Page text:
Rather than choosing a cautious approach for the traditionally popular F150, Ford has chosen to introduce major innovations on the 2015 model that include an all-aluminum body and a completely new 2.7-liter V6 engine.
So even though the new F150 doesn't go on sale until the fall, the company is orchestrating a series of events highlighting elements of its development that will build to a crescendo with its official launch in October. The first of those events, held recently at the Ford Research and Innovation Center on its Dearborn campus, focused on the enormous amount of durability testing that goes into creating a new work truck that will have to be tough enough to live up to big expectations.
Without a doubt, the biggest change for the 2015 F150 is a cab and bed made from high-strength aluminum alloy, a first for a pickup, according to the project chief engineer Pete Reyes. The advanced aluminum materials account for 70% of the new F150's 700 lbs. weight reduction, while also avoiding rust that can plague work trucks subject to scrapes and harsh environments.
While it's a first for a pickup, aluminum bodies are not new to Ford, which did much of the development work on the aluminum body for the Jaguar XJ8, according to Ford manufacturing research manager Peter Friedman. What many might not know is that aluminum is only one-third the density of steel, allowing Ford to actually increase the thickness of the new F150's body panels for greater durability, he said during a tour of the research center.
Friedman then pointed to a foot-long scrape on a test truck's fender placed there intentionally by engineers over two years ago. Even though the truck is stored outside, it showed no corrosion.
Durability testing for the new cab and bed was conducted both in the Ford labs and on the road, as the company rolled up 10 million test miles, according to Raj Nair, group VP for global product development. By comparison, the current F150, which was introduced in 2009, saw two million miles of testing, he said.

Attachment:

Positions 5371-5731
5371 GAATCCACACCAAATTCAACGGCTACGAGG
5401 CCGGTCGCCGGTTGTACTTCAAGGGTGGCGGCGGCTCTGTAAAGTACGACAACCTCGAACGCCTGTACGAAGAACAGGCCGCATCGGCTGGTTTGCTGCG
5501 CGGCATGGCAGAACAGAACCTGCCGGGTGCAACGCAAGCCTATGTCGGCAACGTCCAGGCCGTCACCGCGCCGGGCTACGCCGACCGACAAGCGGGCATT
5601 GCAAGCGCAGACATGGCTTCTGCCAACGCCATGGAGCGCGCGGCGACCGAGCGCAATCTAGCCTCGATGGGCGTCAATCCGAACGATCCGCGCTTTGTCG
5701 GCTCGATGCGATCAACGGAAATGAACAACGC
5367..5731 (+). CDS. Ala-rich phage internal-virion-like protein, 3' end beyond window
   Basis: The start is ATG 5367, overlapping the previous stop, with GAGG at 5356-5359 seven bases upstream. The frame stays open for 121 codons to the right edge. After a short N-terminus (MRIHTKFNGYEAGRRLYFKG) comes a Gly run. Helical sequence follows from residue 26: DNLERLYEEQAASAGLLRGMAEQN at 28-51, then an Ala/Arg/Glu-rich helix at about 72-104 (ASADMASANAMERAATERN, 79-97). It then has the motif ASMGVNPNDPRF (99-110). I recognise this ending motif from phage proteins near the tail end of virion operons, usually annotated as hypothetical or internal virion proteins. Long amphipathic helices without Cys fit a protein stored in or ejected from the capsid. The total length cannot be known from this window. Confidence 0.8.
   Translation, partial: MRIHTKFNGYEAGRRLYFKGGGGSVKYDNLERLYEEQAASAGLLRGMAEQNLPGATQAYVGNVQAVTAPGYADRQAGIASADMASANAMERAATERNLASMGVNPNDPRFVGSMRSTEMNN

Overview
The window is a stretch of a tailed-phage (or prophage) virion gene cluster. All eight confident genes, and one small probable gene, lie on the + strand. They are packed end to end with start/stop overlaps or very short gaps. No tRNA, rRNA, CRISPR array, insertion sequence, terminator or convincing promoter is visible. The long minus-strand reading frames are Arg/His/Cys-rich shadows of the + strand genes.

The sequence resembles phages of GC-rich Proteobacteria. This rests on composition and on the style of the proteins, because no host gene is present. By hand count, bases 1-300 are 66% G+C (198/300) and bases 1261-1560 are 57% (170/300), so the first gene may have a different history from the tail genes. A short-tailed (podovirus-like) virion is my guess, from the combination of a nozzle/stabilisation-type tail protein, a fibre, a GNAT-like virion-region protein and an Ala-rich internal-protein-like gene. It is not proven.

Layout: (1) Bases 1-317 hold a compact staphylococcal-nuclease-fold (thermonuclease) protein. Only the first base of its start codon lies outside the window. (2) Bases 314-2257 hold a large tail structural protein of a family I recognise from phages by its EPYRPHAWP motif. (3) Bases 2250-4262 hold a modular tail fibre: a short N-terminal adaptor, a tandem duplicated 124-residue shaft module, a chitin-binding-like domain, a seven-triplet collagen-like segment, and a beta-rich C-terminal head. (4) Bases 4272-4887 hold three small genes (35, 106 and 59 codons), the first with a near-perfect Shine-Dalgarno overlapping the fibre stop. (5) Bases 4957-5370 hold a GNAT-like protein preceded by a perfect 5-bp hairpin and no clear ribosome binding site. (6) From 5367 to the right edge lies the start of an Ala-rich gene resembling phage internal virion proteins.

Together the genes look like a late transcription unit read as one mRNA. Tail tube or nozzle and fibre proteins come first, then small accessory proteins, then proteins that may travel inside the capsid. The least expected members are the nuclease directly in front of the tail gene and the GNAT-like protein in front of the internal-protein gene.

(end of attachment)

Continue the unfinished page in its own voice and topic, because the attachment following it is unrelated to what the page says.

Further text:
Cab testing at the Ford Proving Grounds included twisting the entire cab and frame structure with hydraulic rams to simulate heavy loads on rough roads over 225,000-mi. cycles. Those tests resulted in no cab durability failures, a first for the Ford labs, according to Mark Keller, manager of structures and body.
Ford also field tested the new material by mounting aluminum beds on current model F150s and putting them into routine duty with fleets in oil-field service, heavy construction and other harsh applications for over 2 years and 300,000 mi. Those tests resulted in some design changes rolled into the coming truck, Keller said.
While the new F150 retains high-strength steel for its fully boxed frame rails, engineers managed to cut weight by 60 lbs. while increasing strength and crash attributes, according to Ford manager of chassis engineering John Caris. Among the material innovations for the new frame is use of a steel rolling technology that results in various thicknesses in a single plate.
Even seemingly small issues were subject to durability testing. On display during the Dearborn press event were examples of steel and aluminum fasteners used to test anti-corrosion properties, the results of testing paints and interior materials for solar fading, and even a machine that replicated finger pressure to test the durability of inks and paints used on switches and interior trims.
Ford isn't ready to release hard performance and power numbers for the F150's all-new EcoBoost 2.7-liter engine, but it was happy to share some of its design highlights and durability testing routines.
The new V6 is a compact package weighing only about 370 lbs. It features a compacted graphite iron (CGI) block, polymer-coated bearings, direct fuel injection, twin turbochargers, variable cam timing and even a variable displacement oil pump that responds to engine loads. The new engine was also designed from the ground up for a smart automatic start/stop system that automatically disengages when it detects towing or four-wheel drive.
Durability testing included running engines on dynamometers continuously for 350 hrs. at peak speeds and loads, then tearing them down to examine component wear. Thermo-cycle testing chilled engines down to -20F, started and held them at peak power for seven minutes, then shocked them with -20F coolant in a cycle that was repeated 350 times to evaluate gaskets and seals. Finally all the engine's systems were run through transient driving cycles on the dynamometers designed to replicate urban stop-and-go traffic, towing and other real-world conditions.